Tuesday, December 31, 2013

Abe's shrine visit raises risk of conflict: analysts

AFP reporting by Harumi Ozawa on December 27, 2013.

Tokyo — Prime Minister Shinzo Abe's inflammatory visit to a Tokyo war shrine demonstrates his determination to drag pacifist Japan to the right, and nudges northeast Asia a significant step closer to conflict, analysts say.

Already-frayed regional ties will be further damaged by what Abe claimed was a pledge against war, but what one-time victims of Japan's aggression see as a glorification of past militarism.

Abe's forthright views on history -- he has previously questioned the definition of "invade" in relation to Japan's military adventurism last century -- have raised fears over the direction he wants to take Japan.

"His ultimate goal is to revise the (pacifist) constitution," said Tetsuro Kato, professor emeritus at Tokyo's Hitotsubashi University. He is "arrogant and running out of control".

After a creditable performance in getting Japan's chronically under-performing economy back on track, which has kept his poll numbers respectable, Abe is now spending his political capital pursuing pet nationalist projects.

His trip to Yasukuni Shrine on Thursday, the anniversary of his coming to power, came days after approving the second consecutive budget rise for Japan's military.

That money will partly buy stealth fighters and amphibious vehicles intended to boost Japan's ability to defend remote islands, the government said, citing fears over Beijing's behaviour in a row over the ownership of a Japanese-controlled chain.

Observers say China has stepped up the aggressiveness of various sovereignty claims against Japan and other Asian countries, setting nerves on edge throughout the region.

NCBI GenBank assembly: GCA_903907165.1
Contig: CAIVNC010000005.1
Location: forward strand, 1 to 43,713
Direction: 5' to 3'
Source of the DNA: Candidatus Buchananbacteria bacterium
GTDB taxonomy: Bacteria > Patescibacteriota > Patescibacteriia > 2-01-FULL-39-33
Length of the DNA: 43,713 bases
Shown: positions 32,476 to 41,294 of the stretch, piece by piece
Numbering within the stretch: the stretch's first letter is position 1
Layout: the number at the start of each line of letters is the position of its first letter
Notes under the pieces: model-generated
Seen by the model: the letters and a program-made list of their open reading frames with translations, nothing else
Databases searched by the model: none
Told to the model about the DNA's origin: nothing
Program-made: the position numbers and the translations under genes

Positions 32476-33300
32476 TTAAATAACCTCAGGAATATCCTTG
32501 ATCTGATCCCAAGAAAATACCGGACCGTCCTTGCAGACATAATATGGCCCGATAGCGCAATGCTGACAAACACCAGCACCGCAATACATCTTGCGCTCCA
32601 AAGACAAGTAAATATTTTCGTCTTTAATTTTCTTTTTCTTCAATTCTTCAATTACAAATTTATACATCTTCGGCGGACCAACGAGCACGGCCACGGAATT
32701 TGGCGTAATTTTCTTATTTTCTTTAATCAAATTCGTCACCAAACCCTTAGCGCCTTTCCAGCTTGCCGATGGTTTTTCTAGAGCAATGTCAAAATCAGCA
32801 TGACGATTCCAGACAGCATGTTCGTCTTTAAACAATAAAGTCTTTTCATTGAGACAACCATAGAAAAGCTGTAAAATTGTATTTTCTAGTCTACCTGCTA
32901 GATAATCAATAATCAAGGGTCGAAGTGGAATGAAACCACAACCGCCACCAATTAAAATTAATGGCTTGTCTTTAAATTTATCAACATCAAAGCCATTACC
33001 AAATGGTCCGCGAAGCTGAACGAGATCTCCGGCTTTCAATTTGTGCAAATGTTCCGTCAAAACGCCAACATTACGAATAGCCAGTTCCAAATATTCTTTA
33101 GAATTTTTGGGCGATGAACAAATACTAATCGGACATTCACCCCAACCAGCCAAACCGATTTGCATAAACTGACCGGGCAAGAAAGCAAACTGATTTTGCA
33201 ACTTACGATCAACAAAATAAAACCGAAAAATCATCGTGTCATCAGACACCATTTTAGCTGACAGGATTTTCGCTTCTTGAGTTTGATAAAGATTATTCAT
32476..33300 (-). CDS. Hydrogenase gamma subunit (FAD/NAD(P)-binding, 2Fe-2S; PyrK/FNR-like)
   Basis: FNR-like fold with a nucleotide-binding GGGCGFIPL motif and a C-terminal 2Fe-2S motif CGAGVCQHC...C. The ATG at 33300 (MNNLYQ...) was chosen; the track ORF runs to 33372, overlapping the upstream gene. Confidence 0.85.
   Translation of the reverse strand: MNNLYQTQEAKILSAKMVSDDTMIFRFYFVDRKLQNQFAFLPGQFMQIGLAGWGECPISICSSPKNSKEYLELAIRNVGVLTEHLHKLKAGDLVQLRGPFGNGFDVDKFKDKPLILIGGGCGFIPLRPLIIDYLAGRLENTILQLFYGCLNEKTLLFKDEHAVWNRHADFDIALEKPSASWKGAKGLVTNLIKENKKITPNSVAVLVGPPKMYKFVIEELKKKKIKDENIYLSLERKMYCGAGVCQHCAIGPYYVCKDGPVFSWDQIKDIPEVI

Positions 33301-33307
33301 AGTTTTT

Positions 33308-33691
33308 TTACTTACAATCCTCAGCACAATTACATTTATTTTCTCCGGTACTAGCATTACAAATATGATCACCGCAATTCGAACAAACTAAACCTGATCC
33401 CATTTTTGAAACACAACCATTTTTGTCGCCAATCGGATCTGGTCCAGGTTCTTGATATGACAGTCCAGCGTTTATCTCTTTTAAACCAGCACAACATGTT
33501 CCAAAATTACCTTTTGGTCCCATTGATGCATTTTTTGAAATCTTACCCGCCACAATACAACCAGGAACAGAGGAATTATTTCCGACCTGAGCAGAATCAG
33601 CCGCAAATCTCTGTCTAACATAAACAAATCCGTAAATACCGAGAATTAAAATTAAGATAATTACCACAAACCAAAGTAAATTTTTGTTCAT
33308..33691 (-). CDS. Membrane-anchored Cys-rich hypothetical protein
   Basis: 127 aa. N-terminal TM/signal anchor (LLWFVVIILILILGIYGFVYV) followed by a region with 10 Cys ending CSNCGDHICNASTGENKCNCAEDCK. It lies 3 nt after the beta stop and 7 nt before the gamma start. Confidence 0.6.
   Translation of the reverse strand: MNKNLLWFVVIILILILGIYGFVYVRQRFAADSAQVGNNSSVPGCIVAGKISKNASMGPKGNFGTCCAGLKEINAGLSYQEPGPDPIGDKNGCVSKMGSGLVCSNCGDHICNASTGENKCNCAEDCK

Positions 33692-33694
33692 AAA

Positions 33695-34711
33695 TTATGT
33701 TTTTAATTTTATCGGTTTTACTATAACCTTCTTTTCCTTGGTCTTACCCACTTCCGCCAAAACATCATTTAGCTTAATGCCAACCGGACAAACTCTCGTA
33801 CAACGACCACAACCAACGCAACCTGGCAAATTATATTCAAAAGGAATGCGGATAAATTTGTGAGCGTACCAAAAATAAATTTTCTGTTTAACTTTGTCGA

It has also invested heavily in its armed forces, and has no compunction in parading its military capabilities, sailing its battleships through narrow sea lanes between Japanese islands.

In November the world reacted uneasily to Beijing's unilateral declaration of an Air Defence Identification Zone over the East China Sea, including disputed islands, a move the US said was an attempt to change the status quo by force.

Ed Griffith, a specialist in Sino-Japanese relations at Britain's Leeds University, says Beijing's apparent intransigence led Abe to conclude he had nothing to lose by going to Yasukuni.

"Abe has always wanted to pay a visit to the shrine as prime minister, but the threat of ruining Japan's relationship with China has previously been enough to keep him away," he told AFP.

"However, with the dispute over the Senkaku/Diaoyu islands taking the relationship to its lowest point since 1945, he clearly no longer sees that as an impediment."

Beijing says the islands have been its territory for hundreds of years and were snatched by Japan in the opening stages of its empire-building romp, which culminated in the brutal subjugation of swathes of China.

Like Yasukuni, they stand as a symbol in Chinese eyes of Japan's unrepentant militarism, and as a proxy among the Japanese Right for righteous nationalism.

"China has made it abundantly clear that visits to Yasukuni Shrine by a serving prime minister cannot be tolerated," said Griffith. "With (President) Xi Jinping still in the early stages of his leadership he cannot afford to be seen as weak.

"In the context of the unresolved dispute in the East China Sea, that is very serious indeed."

For Takehiko Yamamoto, professor of international relations at Waseda University, the pilgrimage was the natural extension of Abe's efforts to ape his staunchly nationalist grandfather.